I was fortunate to get to know Joe D. As chief, you get to pose with presidents and other big shots, but the only picture hanging on my office wall is of Joe D. with me in center field at Municipal Stadium wearing my Chief’s Office softball uniform. Almost all visitors stop, stare, and ask, “Is that Joe DiMaggio?” He and I talked baseball during several lunches with just the two of us. He even took me to lunch in San Francisco after I came to Hoover. Needless to say, I never mentioned to him that I walked past Yankee Stadium to watch Willie Mays. Our conversations were fascinating, and I’ll send them to the Farsider in the future if there’s any interest.
As some may have guessed, this burst of nostalgia was triggered by the Giants winning the Division Championship. It’s been a strange life for a kid from the Bronx who followed in his father’s footsteps as a flatfoot.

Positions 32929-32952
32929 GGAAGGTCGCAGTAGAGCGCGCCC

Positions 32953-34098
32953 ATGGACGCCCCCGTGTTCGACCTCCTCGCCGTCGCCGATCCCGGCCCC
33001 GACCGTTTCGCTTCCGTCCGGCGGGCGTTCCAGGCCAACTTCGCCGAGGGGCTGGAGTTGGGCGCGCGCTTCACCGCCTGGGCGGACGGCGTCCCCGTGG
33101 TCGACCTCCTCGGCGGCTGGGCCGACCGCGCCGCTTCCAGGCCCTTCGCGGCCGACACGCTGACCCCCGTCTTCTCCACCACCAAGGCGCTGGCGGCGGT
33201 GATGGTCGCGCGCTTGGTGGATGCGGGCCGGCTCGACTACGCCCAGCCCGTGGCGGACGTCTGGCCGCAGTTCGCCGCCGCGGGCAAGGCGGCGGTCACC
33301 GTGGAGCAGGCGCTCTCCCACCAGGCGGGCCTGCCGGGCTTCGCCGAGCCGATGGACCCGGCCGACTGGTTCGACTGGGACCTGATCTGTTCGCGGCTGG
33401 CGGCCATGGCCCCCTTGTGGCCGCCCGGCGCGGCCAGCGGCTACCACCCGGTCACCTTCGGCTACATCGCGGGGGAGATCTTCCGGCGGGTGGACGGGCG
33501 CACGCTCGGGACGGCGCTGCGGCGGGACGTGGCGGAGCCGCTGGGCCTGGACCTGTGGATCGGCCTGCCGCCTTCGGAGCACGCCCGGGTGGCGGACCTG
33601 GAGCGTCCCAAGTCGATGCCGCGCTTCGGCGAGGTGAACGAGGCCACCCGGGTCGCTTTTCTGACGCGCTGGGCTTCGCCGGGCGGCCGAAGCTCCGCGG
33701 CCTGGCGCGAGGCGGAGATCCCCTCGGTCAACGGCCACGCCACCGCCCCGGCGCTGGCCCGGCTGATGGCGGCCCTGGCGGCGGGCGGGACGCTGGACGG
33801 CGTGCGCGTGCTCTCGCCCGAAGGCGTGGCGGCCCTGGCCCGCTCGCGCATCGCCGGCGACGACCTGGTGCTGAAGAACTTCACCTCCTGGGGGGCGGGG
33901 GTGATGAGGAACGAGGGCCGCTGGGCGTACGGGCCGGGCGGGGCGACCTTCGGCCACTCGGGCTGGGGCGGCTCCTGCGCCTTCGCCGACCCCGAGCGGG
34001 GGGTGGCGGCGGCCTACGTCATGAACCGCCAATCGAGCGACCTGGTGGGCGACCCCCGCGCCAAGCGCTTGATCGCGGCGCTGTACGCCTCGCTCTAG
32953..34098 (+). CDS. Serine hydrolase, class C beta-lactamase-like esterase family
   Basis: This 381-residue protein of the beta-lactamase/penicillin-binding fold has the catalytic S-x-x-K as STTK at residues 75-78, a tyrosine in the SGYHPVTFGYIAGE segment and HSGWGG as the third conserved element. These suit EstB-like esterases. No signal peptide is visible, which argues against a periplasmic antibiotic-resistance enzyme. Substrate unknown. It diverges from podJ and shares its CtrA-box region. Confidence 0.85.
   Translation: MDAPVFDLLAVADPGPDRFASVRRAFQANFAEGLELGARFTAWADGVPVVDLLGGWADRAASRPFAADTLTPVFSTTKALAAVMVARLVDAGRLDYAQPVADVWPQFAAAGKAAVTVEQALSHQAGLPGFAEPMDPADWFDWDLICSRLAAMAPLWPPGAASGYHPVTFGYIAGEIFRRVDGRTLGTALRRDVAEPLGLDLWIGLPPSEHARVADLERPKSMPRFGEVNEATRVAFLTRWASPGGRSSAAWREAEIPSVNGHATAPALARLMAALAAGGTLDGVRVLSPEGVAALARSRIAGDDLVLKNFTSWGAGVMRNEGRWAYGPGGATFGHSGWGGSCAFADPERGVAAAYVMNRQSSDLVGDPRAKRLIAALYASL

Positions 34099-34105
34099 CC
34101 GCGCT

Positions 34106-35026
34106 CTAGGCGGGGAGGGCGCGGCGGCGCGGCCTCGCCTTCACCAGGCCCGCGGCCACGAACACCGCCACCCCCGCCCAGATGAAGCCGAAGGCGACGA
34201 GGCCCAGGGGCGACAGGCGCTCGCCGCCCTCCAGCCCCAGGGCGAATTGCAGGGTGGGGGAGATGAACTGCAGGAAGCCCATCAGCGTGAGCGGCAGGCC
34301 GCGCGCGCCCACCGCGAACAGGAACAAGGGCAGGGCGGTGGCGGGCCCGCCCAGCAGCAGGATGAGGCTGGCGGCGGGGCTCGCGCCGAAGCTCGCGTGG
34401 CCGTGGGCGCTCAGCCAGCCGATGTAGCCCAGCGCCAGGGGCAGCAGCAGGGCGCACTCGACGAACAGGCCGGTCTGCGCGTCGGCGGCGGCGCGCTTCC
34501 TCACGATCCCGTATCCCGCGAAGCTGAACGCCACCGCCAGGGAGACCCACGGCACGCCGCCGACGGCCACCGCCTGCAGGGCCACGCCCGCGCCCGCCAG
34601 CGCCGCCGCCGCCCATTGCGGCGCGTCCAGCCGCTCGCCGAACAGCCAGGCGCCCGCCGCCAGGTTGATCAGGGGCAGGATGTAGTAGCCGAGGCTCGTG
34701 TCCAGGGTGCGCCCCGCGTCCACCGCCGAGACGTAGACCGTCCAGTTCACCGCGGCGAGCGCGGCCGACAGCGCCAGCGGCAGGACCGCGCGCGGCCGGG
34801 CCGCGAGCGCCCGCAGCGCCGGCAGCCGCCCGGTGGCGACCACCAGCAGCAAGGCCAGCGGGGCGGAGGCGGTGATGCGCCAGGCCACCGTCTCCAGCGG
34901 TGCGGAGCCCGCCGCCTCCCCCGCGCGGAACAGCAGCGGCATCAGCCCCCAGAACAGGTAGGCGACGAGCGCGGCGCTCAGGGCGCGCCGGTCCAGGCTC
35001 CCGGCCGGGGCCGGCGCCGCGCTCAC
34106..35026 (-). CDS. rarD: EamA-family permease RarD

You guys had to put up with me for 15 years, so I’ve hesitated to impose more stories on you. But how often do the Giants win a Championship?
Joe (McNamara) <email@example.com>
________________________________________________________________ Laurie just told me:
The SJPD Chiefs and officers tell her they still often say,
Friendship is a well deliberated subject and there are many aspects of it for one to explore. As an octogenarian, perhaps it is appropriate that I should reflect on some personal experiences that may be worthy of reminiscence.